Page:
With Summer well underway, it is important to take proper precautions while working outside in the apiary. Full bee suits provide adequate protection from direct sun-light but they may also restrict cooling airflow around the body. The human body strives to maintain homeostasis – in other words, it desires to regulate internal systems as well as an inner core temperature. The regulation of the body’s internal temperature is known as thermoregulation. Improper thermoregulation may occur in people of any age and could lead to cardiac distress.
Know the signs
Two identifiable forms of improper thermoregulation are heat exhaustion and heatstroke.
Heat exhaustion occurs when sweating, your body’s natural way of cooling itself, is no longer enough to keep you cool. Some common symptoms of heat exhaustion are: weakness, confusion, dizziness, nausea, fatigue, and dark-colored urine.
Heatstroke occurs when the body’s internal temperature reaches 104˚F (40˚C) or higher. Heatstroke is more severe than heat exhaustion and can occur suddenly. Importantly, you can experience heatstroke without experiencing heat exhaustion. Common characteristics of heat-stroke include: fever, severe headache, nausea, vomiting, flushed skin, confusion, disorientation, hot and dry skin, fainting, and seizures. Symptoms for heat exhaustion and heatstroke are generally the same for children, adolescents, and adults.
Treatment of heatstroke and exhaustion
If an adult or child is experiencing symptoms of heat exhaustion, move them to a cool place such as an air-conditioned indoor area or a shaded area outside. Remove excess clothing, especially if the person is wearing a bee suit. Have the affected individual lie down and slightly elevate their feet. If the individual is alert and the resources are avail-able, place them in cool bath water or if outside, spray them with mist from a garden hose. Ice packs can also be applied to the person’s armpits, groin, neck, and back. Cooling these specific areas can help the person cool down overall since these areas contain many blood vessels that are close to the surface of the skin. If the person begins to vomit, turn them onto their side to prevent choking. When an adult or child begins to experience symptoms of heatstroke, contact emergency medical services immediately and provide the same treatment as above until personnel arrive.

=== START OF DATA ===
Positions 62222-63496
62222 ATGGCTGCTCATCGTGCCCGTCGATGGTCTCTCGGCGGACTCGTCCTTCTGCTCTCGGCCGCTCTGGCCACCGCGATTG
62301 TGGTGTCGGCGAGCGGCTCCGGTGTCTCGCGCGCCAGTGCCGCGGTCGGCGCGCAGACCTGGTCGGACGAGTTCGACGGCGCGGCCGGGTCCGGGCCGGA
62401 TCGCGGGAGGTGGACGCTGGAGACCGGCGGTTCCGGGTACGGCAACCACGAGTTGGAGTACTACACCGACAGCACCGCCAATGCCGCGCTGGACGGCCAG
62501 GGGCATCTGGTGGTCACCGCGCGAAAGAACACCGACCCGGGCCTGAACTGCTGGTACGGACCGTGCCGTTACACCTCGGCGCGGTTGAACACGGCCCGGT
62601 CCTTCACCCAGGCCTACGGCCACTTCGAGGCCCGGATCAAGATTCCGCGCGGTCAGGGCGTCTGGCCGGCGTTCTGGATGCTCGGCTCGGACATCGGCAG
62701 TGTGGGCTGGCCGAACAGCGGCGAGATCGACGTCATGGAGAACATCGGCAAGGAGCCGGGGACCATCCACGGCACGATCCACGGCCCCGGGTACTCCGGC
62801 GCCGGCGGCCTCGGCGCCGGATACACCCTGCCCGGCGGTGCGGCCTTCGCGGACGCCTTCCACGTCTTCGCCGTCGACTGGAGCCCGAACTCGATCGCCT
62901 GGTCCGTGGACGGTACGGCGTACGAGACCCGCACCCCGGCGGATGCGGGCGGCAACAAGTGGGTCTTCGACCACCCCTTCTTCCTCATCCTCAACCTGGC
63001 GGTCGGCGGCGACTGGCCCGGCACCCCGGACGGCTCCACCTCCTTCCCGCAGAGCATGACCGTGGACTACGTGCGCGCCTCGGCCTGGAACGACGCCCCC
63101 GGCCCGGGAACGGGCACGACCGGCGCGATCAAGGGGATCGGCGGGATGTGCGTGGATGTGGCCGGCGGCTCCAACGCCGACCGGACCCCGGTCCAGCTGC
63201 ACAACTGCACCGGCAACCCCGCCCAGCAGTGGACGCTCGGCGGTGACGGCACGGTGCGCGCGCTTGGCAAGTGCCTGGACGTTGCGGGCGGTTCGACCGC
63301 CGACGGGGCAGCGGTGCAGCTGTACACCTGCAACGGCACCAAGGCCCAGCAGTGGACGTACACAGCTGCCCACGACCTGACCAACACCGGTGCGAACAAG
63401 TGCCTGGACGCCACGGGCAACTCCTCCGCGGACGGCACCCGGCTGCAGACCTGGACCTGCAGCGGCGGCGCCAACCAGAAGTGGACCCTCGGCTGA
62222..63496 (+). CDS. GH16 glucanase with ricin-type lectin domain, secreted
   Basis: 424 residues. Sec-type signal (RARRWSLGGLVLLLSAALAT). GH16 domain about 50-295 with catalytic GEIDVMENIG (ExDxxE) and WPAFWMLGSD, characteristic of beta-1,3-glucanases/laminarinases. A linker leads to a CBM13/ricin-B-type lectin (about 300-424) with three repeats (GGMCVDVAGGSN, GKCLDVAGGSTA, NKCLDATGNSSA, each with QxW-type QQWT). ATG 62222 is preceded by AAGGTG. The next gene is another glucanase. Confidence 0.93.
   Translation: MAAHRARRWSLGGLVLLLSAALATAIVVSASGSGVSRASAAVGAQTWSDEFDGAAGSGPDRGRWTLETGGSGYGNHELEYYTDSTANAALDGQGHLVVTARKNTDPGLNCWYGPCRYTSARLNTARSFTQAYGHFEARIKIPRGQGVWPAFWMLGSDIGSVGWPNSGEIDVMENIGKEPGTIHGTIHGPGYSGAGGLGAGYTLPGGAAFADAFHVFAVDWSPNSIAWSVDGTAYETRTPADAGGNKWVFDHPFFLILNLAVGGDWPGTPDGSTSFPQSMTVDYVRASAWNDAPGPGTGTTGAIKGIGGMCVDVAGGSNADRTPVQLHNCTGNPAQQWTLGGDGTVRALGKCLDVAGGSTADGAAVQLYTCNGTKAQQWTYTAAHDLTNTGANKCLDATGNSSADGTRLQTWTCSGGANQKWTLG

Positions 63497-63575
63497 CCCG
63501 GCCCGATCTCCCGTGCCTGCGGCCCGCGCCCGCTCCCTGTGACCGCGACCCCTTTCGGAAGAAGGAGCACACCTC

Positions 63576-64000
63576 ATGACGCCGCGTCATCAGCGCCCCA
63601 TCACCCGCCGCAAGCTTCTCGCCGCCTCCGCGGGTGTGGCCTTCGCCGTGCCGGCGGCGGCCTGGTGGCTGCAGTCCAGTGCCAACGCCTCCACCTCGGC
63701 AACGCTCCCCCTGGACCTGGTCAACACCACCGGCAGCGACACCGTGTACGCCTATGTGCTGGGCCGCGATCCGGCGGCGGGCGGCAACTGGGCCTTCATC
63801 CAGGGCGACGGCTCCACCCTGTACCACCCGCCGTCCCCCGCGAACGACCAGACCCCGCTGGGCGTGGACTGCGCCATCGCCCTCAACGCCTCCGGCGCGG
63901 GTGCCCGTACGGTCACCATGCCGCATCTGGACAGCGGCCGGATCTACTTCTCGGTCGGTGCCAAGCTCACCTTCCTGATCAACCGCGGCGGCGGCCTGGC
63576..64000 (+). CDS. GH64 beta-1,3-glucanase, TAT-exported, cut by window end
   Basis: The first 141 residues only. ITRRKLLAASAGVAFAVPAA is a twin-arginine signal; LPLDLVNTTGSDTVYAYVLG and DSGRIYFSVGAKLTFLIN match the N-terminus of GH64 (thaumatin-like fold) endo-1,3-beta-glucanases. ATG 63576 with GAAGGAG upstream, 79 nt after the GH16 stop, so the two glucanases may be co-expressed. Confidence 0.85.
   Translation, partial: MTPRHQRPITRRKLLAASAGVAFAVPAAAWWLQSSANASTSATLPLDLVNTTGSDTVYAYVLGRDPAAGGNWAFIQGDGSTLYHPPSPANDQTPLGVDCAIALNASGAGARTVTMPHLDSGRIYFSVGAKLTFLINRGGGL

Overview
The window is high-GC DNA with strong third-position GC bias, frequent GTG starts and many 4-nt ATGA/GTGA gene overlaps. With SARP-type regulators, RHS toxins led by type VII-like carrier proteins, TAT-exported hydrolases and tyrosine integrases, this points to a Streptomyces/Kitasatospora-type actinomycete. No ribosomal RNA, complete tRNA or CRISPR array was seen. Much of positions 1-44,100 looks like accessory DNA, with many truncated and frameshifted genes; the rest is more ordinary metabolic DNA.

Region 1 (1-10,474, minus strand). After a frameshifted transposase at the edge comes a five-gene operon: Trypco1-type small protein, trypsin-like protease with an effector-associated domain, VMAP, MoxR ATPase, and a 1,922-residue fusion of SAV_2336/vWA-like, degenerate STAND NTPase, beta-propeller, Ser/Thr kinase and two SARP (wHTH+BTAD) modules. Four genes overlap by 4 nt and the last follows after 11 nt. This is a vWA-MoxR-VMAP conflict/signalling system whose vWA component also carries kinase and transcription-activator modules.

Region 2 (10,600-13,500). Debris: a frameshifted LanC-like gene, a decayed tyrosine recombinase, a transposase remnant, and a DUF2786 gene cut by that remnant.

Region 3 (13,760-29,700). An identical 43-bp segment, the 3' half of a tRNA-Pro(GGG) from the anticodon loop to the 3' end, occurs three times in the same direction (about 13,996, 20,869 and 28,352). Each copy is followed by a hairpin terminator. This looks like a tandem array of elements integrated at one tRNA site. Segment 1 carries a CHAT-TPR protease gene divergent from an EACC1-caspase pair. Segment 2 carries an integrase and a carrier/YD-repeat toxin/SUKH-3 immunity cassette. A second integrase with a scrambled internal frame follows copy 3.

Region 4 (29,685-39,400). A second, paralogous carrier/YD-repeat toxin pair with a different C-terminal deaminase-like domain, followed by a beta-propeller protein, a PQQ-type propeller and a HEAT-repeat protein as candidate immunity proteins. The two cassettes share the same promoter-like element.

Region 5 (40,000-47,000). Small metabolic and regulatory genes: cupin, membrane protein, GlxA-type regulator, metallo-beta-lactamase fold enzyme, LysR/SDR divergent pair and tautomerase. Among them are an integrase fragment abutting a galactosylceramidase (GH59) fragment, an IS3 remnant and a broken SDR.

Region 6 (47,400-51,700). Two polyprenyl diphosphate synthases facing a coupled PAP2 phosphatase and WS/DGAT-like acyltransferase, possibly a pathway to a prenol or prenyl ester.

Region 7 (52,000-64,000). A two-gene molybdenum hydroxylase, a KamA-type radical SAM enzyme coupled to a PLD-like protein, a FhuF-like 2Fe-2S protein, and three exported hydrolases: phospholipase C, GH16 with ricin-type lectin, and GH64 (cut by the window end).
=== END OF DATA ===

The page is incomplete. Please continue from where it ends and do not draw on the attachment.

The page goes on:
Prevention is key
Both heat exhaustion and heatstroke are preventable. Wear lightweight, light-colored, loose-fitting clothing to allow airflow around your body. Drink plenty of water and avoid drinking beverages that contain caffeine or alcohol. Try to schedule outdoor activities for cooler times of the day – generally before 10:00 a.m. and after 4:00 p.m. While out-side, do not overexert yourself. Take plenty of breaks in cool, shaded areas and drink clear fluids every 15-20 minutes, even if you’re not thirsty. Some allergy medications, blood pressure and heart medications, amphetamines, laxatives, antidepressants, seizure medications, and water pills (diuretics) can make you more susceptible to heatstroke be-cause of how they can affect the body’s response to heat. Any concerns should be discussed with one’s doctor.
~Kaitlin Newcombe is a student currently studying civil and environmental engineering at Case Western Reserve University in Cleveland, Ohio. She is a Student Member of the American Society of Civil Engineers (S.M.ASCE).
First Aid: Heat Illness. KidsHealth. Ed. Steven Dowshen. The Nemours Foundation, Apr. 2014. Web. May 2015. http://kidshealth.org/parent/firstaid_safe/sheets/heat_exhaustion_heatstroke_sheet.html
Glazer, James L., M.D. Management of Heatstroke and Heat Exhaustion. American Family Physician. Am Fam Physician, June 2005. Web. May 2015. http://www.aafp.org/afp/2005/0601/p2133.html
Heat Exhaustion and Heatstroke. Family Doctor. Ed. American Academy of Family Physicians. American Academy of Family Physicians, Sept. 2000. Web. May 2015. http://familydoctor.org/familydoctor/en/prevention-wellness/staying-healthy/first-aid/heat-exhaustion-an-heatstroke.html